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Exploring non-western philosophies

In this video, Karyn Lai summarise Confucian and Daoist conceptions of a good life, and discusses how they relate to disability.
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MAN: FutureLearn. [THEME MUSIC] UNSW Australia. Exploring non-Western philosophies.
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KARYN LAI: So in order to understand the good life in Chinese philosophy, we probably should start looking at some of its basic assumptions. And here, I’d like to make a contrast between Chinese and Western philosophy. Whereas dominant traditions in Western philosophy, for instance coming from Plato, emphasise the eternal, and the unchanging, and the absolute, in the Chinese philosophical traditions one of their assumptions is that change is imminent and that we live in a plural world. A plural world signifies that we are one in a world of plurality, that there are different beings in it, there are different elements in it.
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So if you look across some of the early Chinese philosophical texts, and by early I mean pre-200 BC, you’re going to find references to agriculture, to winds, to climate changes, to locusts, insects, monkeys, and human beings. And in the classical texts, that plurality comes through that humans are not the only ones around. In Confucianism, change is imminent. And because change is imminent, what we need to do to secure what’s best for us now and in the future is to cultivate relationships. Because after all, if the world is falling apart, what can you rely on? Better cultivate good relationships so that at the end of the day, there are people who look after you.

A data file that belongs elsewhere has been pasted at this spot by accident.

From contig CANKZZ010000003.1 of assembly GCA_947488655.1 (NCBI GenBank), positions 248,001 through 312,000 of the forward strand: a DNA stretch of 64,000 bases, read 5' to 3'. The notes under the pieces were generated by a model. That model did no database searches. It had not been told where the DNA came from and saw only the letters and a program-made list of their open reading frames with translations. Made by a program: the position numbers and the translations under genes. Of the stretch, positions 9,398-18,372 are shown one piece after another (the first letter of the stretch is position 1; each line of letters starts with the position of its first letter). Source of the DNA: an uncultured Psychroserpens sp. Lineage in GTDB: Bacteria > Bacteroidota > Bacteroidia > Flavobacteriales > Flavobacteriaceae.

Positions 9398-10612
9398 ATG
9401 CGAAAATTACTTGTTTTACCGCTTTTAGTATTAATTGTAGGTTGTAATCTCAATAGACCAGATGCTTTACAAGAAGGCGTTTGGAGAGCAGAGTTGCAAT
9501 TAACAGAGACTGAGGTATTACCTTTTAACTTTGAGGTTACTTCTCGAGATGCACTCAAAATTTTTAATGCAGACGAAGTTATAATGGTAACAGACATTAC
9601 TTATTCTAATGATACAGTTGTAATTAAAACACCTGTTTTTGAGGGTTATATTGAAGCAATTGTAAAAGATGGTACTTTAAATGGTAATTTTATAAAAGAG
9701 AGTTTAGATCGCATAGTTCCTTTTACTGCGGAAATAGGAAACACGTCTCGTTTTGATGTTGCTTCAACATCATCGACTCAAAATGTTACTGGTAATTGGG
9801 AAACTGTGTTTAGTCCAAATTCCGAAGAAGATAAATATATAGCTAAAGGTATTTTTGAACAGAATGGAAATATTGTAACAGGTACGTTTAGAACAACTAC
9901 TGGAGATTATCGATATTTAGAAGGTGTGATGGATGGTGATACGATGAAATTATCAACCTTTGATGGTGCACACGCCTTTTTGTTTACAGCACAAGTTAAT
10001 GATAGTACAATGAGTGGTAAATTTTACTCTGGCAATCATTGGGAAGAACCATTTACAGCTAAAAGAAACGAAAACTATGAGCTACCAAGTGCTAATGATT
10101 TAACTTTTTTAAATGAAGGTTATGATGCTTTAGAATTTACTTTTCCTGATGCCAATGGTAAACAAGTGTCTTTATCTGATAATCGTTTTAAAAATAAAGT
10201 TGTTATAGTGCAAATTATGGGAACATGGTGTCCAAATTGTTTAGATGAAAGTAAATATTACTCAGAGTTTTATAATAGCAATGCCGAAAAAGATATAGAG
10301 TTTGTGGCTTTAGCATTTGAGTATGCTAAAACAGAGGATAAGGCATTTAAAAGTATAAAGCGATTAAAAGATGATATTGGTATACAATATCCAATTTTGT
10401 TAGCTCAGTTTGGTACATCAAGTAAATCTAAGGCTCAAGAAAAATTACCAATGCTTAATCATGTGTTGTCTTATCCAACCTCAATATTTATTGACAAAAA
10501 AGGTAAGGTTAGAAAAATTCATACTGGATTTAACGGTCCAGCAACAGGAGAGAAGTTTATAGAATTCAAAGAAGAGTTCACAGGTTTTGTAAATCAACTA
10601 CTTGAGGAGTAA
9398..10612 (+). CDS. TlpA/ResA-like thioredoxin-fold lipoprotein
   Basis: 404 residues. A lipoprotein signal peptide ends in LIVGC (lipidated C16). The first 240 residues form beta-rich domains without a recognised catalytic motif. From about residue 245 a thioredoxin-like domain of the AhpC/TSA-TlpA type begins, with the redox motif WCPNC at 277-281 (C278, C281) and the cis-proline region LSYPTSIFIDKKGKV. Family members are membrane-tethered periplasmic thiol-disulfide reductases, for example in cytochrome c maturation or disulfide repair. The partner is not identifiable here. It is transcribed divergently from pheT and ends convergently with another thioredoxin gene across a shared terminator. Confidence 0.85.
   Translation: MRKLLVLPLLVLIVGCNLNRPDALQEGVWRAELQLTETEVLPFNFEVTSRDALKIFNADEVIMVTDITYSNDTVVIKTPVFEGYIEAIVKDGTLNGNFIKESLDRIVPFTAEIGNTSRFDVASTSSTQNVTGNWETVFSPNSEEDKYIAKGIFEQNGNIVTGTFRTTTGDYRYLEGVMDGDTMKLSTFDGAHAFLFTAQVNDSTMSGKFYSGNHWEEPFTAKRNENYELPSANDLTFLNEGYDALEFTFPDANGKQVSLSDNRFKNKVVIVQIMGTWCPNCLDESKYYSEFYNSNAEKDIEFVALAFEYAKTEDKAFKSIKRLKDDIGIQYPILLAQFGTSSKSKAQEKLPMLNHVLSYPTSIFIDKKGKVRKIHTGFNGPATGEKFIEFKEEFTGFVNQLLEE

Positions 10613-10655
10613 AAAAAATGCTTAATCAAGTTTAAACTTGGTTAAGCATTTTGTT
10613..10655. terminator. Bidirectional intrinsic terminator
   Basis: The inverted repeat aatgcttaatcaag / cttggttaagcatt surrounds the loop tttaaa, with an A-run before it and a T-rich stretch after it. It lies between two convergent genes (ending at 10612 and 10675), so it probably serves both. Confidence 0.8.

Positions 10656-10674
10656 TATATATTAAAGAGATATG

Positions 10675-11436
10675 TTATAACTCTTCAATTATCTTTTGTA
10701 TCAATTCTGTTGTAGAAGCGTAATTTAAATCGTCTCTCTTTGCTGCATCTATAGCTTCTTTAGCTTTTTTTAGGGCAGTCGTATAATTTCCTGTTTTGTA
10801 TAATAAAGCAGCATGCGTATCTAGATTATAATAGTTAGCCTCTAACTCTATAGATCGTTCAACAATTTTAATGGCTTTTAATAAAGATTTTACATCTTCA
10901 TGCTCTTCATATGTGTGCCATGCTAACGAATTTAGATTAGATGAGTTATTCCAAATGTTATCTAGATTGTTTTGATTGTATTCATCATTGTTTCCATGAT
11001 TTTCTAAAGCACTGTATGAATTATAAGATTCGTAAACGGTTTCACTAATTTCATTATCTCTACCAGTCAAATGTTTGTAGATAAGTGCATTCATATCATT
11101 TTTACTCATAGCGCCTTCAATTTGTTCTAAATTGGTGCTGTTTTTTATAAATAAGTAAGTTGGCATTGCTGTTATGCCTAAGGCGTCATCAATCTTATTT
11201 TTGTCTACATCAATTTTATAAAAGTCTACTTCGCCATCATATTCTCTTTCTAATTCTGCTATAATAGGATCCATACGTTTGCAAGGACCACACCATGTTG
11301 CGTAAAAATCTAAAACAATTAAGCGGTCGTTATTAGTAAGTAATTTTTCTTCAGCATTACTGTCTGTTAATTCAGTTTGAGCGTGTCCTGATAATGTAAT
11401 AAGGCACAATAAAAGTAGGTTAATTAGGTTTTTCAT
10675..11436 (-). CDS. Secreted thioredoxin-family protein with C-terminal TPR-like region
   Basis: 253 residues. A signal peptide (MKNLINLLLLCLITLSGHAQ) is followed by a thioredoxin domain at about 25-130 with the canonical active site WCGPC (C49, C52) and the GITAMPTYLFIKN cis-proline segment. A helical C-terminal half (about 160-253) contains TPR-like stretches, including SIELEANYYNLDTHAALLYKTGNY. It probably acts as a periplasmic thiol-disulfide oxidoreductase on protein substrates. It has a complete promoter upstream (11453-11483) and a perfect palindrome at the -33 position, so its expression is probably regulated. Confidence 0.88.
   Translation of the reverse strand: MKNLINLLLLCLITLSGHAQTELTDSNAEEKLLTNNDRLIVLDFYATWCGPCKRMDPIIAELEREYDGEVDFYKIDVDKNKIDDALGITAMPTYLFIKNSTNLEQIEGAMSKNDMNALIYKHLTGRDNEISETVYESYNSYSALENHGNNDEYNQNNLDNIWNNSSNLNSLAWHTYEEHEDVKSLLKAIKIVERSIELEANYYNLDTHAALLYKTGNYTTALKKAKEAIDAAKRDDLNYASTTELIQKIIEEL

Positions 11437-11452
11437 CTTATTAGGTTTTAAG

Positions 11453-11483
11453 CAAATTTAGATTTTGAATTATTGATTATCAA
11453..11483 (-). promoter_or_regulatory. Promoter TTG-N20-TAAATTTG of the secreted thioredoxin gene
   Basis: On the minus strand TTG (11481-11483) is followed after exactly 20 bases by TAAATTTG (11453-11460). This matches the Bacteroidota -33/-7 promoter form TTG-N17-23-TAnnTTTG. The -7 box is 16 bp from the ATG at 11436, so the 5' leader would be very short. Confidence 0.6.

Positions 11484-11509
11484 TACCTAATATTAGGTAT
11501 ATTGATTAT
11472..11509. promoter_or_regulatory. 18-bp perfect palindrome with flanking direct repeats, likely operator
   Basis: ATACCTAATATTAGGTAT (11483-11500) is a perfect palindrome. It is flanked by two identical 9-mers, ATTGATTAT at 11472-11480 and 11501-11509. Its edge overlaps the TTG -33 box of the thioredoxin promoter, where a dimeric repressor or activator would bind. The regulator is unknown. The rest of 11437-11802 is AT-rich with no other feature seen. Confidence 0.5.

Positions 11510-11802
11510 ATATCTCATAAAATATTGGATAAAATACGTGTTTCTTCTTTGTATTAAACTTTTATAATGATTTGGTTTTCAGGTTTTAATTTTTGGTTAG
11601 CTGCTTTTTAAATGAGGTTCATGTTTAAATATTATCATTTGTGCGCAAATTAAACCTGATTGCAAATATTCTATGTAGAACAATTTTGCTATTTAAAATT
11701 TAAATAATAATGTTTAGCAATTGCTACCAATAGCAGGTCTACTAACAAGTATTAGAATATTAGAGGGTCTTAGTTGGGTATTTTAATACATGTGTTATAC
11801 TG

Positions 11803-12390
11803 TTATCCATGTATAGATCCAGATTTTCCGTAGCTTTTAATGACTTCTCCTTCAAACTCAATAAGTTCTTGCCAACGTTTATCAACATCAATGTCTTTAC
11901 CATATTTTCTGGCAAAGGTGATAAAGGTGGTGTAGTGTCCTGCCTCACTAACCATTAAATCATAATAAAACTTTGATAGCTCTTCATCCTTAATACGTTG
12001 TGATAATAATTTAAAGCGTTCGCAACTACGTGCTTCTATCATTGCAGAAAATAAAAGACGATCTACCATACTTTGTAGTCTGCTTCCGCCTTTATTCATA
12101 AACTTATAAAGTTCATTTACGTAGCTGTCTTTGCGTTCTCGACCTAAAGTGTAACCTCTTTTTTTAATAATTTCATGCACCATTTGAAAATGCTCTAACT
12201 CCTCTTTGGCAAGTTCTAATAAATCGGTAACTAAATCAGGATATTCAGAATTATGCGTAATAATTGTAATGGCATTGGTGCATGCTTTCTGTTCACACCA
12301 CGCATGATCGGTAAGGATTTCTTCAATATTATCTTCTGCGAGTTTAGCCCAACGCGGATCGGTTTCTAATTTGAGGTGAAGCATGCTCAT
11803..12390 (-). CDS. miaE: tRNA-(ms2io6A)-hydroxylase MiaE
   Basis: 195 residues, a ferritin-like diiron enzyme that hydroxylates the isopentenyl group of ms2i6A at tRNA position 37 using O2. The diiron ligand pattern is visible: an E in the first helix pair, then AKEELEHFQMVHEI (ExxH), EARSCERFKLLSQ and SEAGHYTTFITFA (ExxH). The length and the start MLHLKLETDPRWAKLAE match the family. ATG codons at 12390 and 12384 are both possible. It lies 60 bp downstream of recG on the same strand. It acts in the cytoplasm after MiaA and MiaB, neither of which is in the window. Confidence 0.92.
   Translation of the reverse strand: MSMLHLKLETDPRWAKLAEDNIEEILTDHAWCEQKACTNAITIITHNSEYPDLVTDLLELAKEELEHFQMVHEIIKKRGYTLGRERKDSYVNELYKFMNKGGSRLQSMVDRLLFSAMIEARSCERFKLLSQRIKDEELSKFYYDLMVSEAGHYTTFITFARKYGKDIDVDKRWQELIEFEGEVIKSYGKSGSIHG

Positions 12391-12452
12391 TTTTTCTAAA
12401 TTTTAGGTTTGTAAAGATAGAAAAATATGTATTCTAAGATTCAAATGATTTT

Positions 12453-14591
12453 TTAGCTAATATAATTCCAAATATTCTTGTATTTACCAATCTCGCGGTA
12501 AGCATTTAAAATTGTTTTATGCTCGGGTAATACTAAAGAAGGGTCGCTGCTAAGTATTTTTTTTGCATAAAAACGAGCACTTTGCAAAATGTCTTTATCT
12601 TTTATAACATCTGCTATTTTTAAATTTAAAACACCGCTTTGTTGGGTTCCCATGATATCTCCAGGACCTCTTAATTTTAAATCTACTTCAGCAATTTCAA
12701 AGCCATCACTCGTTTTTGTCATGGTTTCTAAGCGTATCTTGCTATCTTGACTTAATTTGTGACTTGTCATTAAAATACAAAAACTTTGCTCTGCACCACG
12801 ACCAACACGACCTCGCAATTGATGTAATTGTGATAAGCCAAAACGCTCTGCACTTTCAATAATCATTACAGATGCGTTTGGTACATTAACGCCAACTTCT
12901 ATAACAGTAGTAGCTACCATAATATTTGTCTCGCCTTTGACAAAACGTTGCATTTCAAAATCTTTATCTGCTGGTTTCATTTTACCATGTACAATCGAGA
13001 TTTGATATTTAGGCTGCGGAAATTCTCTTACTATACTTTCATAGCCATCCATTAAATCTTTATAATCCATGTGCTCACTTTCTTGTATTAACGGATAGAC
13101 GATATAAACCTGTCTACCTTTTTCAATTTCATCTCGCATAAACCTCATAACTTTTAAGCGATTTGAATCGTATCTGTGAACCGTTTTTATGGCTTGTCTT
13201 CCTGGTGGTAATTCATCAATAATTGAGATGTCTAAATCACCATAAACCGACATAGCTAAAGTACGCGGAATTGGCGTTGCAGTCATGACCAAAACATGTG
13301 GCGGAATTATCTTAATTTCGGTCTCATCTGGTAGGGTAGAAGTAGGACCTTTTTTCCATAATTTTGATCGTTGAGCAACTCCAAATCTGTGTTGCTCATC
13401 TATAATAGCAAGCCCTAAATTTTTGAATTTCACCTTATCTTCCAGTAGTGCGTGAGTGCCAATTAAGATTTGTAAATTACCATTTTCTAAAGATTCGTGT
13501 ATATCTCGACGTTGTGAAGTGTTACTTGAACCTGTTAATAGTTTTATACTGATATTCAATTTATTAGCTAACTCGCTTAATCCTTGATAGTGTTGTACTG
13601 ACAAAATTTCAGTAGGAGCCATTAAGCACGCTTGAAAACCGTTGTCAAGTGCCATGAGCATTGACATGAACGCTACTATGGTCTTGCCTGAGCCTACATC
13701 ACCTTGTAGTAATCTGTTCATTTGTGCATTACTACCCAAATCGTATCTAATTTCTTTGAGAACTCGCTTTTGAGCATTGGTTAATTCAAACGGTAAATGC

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It’s not all self-serving, however, because in Confucian philosophy there is this basic assumption that if I want to do well, I can only do well in a context– in a larger social context. So doing well as a person is always explained in terms of how a person does well in relationships, as well as within the context they live in. A good life in Confucianism would consist in nurturing good relationships, effective relationships, and also helping others around you. And so it looks beyond the self. There can be go-getters, but go-getter is not the entire story within Confucianism. A flourishing life is one that is only meaningful within society.
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So it’s very much a question of what you can make do with your given circumstances. Daoism is my favourite Chinese philosophy. And it, more so than Confucianism, it extends the assumption of change and the assumptions of plurality. So in the Zhuangzi, which is a favourite philosophical text of mine, there are monkeys, and there are fish, and there are trees that are gnarled and really ugly. And all this form, for Zhuangzi, the reality– here again in contrast with the Western tradition, which tends to work top-down from ideals, to apply those ideals within society. In the Zhuangzi, it starts with the empirical. That is, it starts with what we have in the here and now.
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And it works with what we have in the world, in the here and now. You look around, and what do you see? Plurality. You don’t see uniformity. So the Zhuangzi within the Daoist tradition is very critical of the move to unify human behaviour. And it extends that even more widely to say, if you try to implement measures that uniformly apply over everyone, it’s destructive not only for individuals, but also for society. Because what’s the point of having this uniformity right throughout society when in fact life manifests as a plurality? So going back to the example of the tree, there’s this lovely story about the tree, which is all gnarled, and it has burls all over.